Feeds

GCHQ imposes Whitehall iPhone ban

BlackBerry secures monopoly

The Essential Guide to IT Transformation

The image of ministers and their advisors hunched over their BlackBerries is set to become an enduring legacy of the New Labour era, as it's emerged that RIM will maintain its stranglehold on the government smartphone market under the coalition.

A Whitehall iPhone embargo is in place because encryption and electronics experts at the Cheltenham-based eavesdropping agency GCHQ have not so far approved the device for secure official business. Apple-fanciers will have to make do with a BlackBerry.

The effective ban is imposed by the Communications-Electronics Security Group (CESG), GCHQ's most outward-facing unit. Its job is to test the security of communications for all parts of government.

"The only mobile telecoms or personal digital assistant devices that have been issued to Ministers of the Department [of Health] are BlackBerry devices," explained Conservative minister Simon Burns on Monday.

"The Department does not issue Apple iPhones to staff as these are not approved for Government use by the CESG. CESG is the Information Assurance arm of GCHQ which aims to protect and promote the vital interests of the United Kingdom by providing advice and assistance on the security of communications and electronic data."

It's unclear whether CESG has tested the iPhone and found it too insecure, or if Apple simply hasn't sought approval. Neither Cheltenham nor Cupertino is known for openness on such matters.

RIM is meanwhile free to brag about its end-to-end encrypted product and its CESG certification, won in 2006.

Government BlackBerries use Triple DES and Advanced AES for data in transit, and AES to scramble locally stored data. They are assured to communicate official material up to the Restricted level, where a breach is considered undesirable but not damaging to national security.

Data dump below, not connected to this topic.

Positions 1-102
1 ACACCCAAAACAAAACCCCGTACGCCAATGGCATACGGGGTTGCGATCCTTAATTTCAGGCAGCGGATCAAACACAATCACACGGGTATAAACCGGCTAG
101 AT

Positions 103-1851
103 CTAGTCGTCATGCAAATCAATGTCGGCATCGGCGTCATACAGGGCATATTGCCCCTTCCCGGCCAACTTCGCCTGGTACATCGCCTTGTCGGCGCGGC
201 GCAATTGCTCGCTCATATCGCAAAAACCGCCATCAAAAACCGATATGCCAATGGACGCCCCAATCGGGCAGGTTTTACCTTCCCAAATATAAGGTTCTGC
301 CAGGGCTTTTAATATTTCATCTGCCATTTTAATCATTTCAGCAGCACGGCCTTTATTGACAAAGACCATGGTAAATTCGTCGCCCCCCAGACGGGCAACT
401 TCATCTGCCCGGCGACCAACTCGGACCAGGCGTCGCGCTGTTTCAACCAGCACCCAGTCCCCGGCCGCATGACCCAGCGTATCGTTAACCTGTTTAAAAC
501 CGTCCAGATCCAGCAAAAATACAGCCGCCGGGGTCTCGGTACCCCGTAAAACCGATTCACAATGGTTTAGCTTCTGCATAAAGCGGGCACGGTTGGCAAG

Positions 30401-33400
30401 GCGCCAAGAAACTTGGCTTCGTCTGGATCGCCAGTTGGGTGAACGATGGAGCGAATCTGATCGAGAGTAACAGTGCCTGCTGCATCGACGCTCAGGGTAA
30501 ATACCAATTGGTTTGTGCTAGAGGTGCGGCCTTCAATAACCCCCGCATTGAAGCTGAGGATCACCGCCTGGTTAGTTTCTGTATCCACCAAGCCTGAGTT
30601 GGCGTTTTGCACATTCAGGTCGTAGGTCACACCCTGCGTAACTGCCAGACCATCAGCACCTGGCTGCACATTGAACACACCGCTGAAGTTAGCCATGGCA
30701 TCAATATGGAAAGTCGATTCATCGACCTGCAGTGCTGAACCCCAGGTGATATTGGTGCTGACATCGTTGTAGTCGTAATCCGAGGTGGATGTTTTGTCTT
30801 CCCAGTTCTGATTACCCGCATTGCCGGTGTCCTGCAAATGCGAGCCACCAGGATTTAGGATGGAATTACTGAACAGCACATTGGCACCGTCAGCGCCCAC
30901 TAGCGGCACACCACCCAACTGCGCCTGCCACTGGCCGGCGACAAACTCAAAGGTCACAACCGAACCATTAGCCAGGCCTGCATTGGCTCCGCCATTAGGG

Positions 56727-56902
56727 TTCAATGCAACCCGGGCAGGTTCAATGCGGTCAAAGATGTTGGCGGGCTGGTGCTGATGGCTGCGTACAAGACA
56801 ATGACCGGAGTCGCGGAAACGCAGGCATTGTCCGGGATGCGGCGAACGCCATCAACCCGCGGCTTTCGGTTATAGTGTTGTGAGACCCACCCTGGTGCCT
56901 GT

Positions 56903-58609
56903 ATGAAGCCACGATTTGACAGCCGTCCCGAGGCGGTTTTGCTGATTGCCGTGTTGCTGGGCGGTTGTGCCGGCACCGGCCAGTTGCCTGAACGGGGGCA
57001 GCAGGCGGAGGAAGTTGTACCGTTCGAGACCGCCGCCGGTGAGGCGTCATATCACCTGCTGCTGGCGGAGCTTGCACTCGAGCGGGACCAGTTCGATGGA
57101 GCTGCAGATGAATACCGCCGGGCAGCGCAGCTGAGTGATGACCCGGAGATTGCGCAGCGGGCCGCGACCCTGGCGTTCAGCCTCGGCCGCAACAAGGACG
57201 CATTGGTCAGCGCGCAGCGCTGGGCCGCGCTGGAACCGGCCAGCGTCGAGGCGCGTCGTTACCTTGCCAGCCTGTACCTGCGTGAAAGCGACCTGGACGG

Not that any phone can be completely immune to security breaches. In 2008 it was reported that an aide to Gordon Brown had his BlackBerry stolen on a visit to Beijing. It is suspected he was the victim of a honeytrap operation by Chinese intelligence after picking up a local woman in a nightclub. ®

Build a business case: developing custom apps

More from The Register

next story
14 antivirus apps found to have security problems
Vendors just don't care, says researcher, after finding basic boo-boos in security software
'Things' on the Internet-of-things have 25 vulnerabilities apiece
Leaking sprinklers, overheated thermostats and picked locks all online
iWallet: No BONKING PLEASE, we're Apple
BLE-ding iPhones, not NFC bonkers, will drive trend - marketeers
Multipath TCP speeds up the internet so much that security breaks
Black Hat research says proposed protocol will bork network probes, flummox firewalls
Only '3% of web servers in top corps' fully fixed after Heartbleed snafu
Just slapping a patched OpenSSL on a machine ain't going to cut it, we're told
Microsoft's Euro cloud darkens: US FEDS can dig into foreign servers
They're not emails, they're business records, says court
How long is too long to wait for a security fix?
Synology finally patches OpenSSL bugs in Trevor's NAS
Israel's Iron Dome missile tech stolen by Chinese hackers
Corporate raiders Comment Crew fingered for attacks
prev story

Whitepapers

Implementing global e-invoicing with guaranteed legal certainty
Explaining the role local tax compliance plays in successful supply chain management and e-business and how leading global brands are addressing this.
Boost IT visibility and business value
How building a great service catalog relieves pressure points and demonstrates the value of IT service management.
Why and how to choose the right cloud vendor
The benefits of cloud-based storage in your processes. Eliminate onsite, disk-based backup and archiving in favor of cloud-based data protection.
The Essential Guide to IT Transformation
ServiceNow discusses three IT transformations that can help CIO's automate IT services to transform IT and the enterprise.
Maximize storage efficiency across the enterprise
The HP StoreOnce backup solution offers highly flexible, centrally managed, and highly efficient data protection for any enterprise.